Keywords: Buccal, Films, Gums, Patches, Therapeutic efficacy, Thiolation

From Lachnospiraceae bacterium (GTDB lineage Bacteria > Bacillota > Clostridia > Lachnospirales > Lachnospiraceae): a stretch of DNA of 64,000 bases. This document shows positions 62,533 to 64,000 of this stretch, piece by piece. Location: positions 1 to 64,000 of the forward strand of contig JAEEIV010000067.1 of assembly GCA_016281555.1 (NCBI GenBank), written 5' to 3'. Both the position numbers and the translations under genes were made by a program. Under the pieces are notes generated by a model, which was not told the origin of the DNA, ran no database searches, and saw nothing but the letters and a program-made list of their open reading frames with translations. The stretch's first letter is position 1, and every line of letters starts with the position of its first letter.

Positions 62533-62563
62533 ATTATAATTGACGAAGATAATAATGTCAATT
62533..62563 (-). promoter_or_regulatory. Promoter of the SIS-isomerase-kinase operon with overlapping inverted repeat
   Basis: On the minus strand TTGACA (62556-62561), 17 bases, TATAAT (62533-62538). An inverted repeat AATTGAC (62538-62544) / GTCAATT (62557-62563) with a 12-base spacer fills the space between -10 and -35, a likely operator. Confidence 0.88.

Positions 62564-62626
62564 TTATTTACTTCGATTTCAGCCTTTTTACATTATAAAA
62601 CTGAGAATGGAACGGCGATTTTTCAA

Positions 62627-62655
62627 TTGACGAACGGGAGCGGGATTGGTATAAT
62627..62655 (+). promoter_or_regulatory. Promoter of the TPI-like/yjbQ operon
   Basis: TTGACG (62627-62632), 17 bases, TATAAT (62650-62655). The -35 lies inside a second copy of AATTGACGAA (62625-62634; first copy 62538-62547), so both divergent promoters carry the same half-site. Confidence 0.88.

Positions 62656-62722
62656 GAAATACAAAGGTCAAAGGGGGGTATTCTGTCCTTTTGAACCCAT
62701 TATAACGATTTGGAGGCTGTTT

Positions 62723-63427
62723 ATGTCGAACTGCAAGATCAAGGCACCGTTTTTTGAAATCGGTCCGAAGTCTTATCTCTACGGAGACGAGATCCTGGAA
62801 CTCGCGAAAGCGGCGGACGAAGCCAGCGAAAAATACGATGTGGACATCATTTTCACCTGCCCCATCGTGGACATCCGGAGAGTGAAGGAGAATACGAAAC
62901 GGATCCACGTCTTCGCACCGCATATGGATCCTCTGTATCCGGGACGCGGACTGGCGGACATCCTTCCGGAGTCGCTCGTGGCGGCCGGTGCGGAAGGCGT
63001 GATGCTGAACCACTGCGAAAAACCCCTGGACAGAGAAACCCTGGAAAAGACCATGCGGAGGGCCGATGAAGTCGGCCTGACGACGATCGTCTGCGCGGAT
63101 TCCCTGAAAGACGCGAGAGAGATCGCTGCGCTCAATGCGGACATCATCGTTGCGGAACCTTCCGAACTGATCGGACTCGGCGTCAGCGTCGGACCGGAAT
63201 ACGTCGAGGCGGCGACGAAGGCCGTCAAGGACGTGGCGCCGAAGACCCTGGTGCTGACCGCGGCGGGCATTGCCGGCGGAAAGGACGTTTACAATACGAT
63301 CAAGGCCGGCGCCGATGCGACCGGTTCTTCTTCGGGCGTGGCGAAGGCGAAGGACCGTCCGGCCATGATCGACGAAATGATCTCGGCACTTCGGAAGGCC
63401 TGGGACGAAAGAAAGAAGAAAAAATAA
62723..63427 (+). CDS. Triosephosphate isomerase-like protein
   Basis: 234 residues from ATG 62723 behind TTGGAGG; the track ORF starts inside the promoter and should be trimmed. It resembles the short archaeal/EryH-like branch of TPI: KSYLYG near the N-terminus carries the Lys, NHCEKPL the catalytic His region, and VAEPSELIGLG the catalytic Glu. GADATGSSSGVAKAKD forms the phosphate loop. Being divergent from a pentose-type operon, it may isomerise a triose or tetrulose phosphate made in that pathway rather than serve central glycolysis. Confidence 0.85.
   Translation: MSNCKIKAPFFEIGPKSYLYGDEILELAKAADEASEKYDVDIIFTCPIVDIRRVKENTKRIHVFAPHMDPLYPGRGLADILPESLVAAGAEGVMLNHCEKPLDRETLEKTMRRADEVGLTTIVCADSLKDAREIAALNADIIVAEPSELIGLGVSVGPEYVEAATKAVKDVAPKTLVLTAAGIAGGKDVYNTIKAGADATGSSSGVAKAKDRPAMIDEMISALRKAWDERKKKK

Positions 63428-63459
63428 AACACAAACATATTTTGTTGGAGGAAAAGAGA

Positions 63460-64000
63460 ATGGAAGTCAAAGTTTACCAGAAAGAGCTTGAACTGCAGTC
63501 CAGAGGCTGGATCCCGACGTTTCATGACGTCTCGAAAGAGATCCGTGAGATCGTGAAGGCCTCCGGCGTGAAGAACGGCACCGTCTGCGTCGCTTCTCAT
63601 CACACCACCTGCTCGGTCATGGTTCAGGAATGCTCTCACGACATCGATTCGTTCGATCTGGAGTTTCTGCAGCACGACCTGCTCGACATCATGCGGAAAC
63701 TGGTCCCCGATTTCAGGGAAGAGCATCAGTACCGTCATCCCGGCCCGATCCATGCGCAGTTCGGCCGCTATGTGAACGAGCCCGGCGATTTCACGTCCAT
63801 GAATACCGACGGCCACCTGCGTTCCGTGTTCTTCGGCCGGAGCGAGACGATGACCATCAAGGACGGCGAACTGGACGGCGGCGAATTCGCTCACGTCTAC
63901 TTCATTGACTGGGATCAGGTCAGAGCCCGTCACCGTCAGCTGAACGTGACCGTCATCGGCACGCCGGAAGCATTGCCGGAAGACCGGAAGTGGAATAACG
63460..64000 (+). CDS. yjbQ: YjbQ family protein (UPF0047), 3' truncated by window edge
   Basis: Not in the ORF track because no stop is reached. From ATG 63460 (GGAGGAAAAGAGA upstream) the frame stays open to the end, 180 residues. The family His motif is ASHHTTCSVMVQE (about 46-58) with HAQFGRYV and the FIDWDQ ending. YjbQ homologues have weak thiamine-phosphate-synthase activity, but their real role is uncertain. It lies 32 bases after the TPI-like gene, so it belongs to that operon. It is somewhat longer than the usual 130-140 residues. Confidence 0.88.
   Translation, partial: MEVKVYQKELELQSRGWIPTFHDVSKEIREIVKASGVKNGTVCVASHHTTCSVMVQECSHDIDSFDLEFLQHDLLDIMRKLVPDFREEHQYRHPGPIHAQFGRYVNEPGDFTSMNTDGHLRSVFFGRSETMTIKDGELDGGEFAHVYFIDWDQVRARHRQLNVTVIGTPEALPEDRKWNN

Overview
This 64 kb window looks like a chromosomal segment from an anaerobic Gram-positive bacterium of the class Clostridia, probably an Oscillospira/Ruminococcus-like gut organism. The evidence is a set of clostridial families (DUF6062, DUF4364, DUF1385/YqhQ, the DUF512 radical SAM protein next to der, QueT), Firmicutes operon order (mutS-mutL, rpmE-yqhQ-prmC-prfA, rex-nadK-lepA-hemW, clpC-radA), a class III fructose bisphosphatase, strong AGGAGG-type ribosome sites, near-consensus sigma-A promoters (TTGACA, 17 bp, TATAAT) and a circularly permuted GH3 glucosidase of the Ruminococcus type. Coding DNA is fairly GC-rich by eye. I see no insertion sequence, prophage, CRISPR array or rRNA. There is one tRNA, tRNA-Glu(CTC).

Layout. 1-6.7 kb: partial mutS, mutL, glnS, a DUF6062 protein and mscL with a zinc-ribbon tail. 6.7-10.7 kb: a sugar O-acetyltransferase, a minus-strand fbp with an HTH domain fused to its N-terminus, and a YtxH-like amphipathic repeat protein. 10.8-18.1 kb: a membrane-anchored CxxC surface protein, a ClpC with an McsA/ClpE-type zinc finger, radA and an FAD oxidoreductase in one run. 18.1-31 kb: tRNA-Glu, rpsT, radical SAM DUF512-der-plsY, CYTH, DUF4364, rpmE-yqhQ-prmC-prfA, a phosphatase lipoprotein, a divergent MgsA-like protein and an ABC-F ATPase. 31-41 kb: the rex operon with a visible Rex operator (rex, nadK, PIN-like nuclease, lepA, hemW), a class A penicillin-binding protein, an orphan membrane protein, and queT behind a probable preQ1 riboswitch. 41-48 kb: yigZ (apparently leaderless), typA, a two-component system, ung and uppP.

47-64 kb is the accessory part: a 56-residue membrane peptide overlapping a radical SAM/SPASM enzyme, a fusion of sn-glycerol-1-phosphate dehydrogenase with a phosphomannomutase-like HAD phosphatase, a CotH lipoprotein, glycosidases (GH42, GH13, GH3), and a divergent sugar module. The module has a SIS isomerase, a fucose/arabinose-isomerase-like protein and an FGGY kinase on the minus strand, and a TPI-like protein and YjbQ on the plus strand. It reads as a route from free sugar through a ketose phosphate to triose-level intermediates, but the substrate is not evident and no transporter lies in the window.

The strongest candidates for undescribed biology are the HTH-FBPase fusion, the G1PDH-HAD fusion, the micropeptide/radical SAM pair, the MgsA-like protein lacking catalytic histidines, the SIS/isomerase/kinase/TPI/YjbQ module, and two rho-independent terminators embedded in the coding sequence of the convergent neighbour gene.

Mucoadhesion or mucosal adhesion is defined as the state which is responsible for the adhesion between two materials for a definite material of time. With the help of interfacial forces between two materials, the adhesion occurs and the phenomenon known as bioadhesion (biologically adherence between two materials, when one of the material is biological in nature) [1]. The mucoadhesion was first introduced in 1980’s for delivering the drug in controlled manner and providing the ease of controlled drug delivery. This concept of mucoadhesion is a new approach for the improvement of drug efficacy for various drug delivery systems. In systemic delivery the formulation is kept for intimate contact with tissue or cells at the site of absorption. In nasal, vaginal and local drug delivery it is carried out by spatial placement within gastrointestinal tract (absorption site is in gastro region) [2]. Over the last two decades mucoadhesion has become an area of interest for the administration of various unstable bioactive via different route of administration (nasal, vaginal, ocular and buccal which are generally difficult to administer by oral route). Mucoadhesive material can also be used as therapeutic agent as it coat and protects the damaged tissues or act as lubrication agents. Mucoadhesion is due to formation of non-covalent bonds such as hydrogen bonds and ionic interactions or physical entanglements between the mucus gel layer and polymer. Additionally, the residence time of dosage form in the Gastro intestinal mucosa should be prolonged, which allows a constant drug release at a given aim site to maximize the therapeutic effect [3]. There are many factors that depend on mucoadhesion as shown in (fig. 1).